Friday 28 July 2017

Croke Park massacre site on Queen's itinerary today

Britain's Queen Elizabeth lays a wreath at the Garden of Remembrance. Photo: Reuters
Britain's Queen Elizabeth II listens to the story of the traditional Irish Harp, from Harpist Siobhan Armstrong who was playing during a tour at Trinity College. Photo: PA
Queen Elizabeth II and The Duke of Edinburgh, with the Provost of Trinity College Dublin Dr. John Hegarty and British Foreign Sec William Hague view the foundation Charter of the College at Trinity College. Photo: PA

Alan Jones

The Queen will tour Croke Park today - the site of a British massacre of Irish civilians – on the second day of her state visit.

The event represents another milestone in public acknowledgements by the monarch of past wrongs committed by Britain during its rule of Ireland.

Yesterday when the Queen arrived in the Irish capital for the start of her historic tour, she laid a wreath at the Garden of Remembrance, which honours all those who died for Irish freedom in the early part of the 20th century.

In 1920 as Croke Park, today an 82,000-seater stadium, hosted a Gaelic challenge match, British soldiers shot dead 12 spectators and one player - an atrocity that became known as "Bloody Sunday".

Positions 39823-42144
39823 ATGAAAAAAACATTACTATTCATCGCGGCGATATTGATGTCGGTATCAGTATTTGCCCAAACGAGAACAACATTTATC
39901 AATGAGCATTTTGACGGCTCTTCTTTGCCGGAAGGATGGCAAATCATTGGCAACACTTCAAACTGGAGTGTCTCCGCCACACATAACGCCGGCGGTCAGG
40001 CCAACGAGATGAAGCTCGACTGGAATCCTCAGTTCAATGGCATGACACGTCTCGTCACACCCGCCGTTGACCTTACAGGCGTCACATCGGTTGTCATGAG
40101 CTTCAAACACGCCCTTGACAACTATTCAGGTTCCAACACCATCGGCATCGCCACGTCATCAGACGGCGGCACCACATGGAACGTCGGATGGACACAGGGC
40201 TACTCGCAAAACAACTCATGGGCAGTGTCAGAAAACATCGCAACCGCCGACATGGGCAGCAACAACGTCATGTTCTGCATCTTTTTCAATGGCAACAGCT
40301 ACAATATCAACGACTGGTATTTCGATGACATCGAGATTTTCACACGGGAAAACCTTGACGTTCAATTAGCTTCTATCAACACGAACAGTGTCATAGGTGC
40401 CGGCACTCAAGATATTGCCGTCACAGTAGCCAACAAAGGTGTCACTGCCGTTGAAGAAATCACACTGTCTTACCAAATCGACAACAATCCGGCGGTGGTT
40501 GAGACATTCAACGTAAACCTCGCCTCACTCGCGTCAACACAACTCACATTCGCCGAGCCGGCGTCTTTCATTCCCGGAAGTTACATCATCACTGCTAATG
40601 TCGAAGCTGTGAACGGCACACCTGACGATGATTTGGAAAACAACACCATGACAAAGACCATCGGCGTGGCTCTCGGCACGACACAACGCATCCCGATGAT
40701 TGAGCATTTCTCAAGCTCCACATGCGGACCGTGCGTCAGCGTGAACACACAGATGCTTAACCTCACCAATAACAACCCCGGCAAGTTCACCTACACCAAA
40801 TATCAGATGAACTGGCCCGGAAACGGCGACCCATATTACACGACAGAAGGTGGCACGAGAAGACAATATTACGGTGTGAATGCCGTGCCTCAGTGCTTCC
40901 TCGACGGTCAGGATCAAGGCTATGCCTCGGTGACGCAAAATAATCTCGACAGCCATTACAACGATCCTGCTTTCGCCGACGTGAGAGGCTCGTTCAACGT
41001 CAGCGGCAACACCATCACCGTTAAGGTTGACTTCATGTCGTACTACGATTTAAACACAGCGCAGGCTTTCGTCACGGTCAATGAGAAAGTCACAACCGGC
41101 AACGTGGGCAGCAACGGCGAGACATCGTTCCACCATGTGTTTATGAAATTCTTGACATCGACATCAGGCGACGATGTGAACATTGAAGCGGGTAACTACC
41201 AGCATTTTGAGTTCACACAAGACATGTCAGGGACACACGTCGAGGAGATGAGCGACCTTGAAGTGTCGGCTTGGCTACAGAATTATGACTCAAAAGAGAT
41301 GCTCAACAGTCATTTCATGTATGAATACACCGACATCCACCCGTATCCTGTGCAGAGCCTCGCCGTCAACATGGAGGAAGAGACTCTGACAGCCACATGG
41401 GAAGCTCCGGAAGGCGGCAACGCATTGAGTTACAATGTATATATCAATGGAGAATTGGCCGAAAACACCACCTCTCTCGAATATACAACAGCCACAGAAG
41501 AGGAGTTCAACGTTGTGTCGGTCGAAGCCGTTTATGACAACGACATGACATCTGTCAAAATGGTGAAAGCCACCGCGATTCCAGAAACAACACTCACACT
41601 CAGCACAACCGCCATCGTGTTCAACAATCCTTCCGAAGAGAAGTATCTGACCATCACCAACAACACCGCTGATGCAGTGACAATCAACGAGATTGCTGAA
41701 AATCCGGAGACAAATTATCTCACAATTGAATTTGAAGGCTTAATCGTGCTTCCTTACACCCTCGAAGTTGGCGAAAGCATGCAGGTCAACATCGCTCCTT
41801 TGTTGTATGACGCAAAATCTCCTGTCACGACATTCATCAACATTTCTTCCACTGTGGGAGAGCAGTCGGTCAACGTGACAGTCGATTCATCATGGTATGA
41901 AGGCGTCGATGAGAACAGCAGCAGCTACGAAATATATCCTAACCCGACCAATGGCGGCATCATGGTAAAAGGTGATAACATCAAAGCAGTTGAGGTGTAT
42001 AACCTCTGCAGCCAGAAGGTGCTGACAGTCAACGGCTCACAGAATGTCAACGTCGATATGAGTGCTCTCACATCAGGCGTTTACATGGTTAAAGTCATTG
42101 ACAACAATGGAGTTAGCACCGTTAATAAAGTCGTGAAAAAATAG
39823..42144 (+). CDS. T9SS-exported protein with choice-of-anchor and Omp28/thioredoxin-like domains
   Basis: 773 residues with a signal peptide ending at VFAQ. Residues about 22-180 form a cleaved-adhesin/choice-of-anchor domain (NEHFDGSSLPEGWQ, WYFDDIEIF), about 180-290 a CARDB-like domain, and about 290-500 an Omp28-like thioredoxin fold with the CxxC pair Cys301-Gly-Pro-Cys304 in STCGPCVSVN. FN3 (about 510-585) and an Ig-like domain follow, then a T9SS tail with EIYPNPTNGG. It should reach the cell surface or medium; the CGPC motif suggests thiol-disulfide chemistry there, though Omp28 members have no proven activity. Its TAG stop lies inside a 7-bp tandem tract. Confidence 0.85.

A further victim later died from his injuries.

The attack was an apparent reprisal as the night before Irish nationalists had shot dead 14 members of the British Armed Forces - members of a team of undercover agents working in Dublin.

The stadium is the home of the Gaelic Athletic Association which has pledged to give the Queen a warm greeting when she arrives.

British Prime Minister David Cameron will also join the Queen today for part of her trip - highlighting the importance of the visit.

Mr Cameron will hold talks with Taoiseach Enda Kenny before joining the Queen and Duke of Edinburgh at a lavish state dinner at Dublin Castle hosted by President Mary McAleese in honour of the royal couple.

The monarch will give her only speech of her four day state visit during the banquet and Mrs McAleese will also make an address.

During the day the Republic's First World War dead will be honoured by the Queen when she visits the Irish National War Memorial to lay a wreath.

The ceremony builds on the symbolic reconciliation in 1998 when the Queen and the President unveiled a tower on the site of the battle of Messines Ridge in memory of the Irish dead of the First World War, and to inaugurate the Island of Ireland Peace Park.

It was the first public event undertaken by an Irish and British head of state.

The popular tourist attraction of the Guinness Storehouse is also on the royal itinerary and will be a relaxing visit for the royal couple who will watch the 'perfect pint' being poured by a master brewer.

Ireland may be famous for the black stuff but the Queen's favourite tipple is gin and Dubonnet served with two ice cubes and a slice of lemon.

The day's busy round of trips will also see the royal couple meet Mr Kenny at his department in Dublin's Government Buildings.

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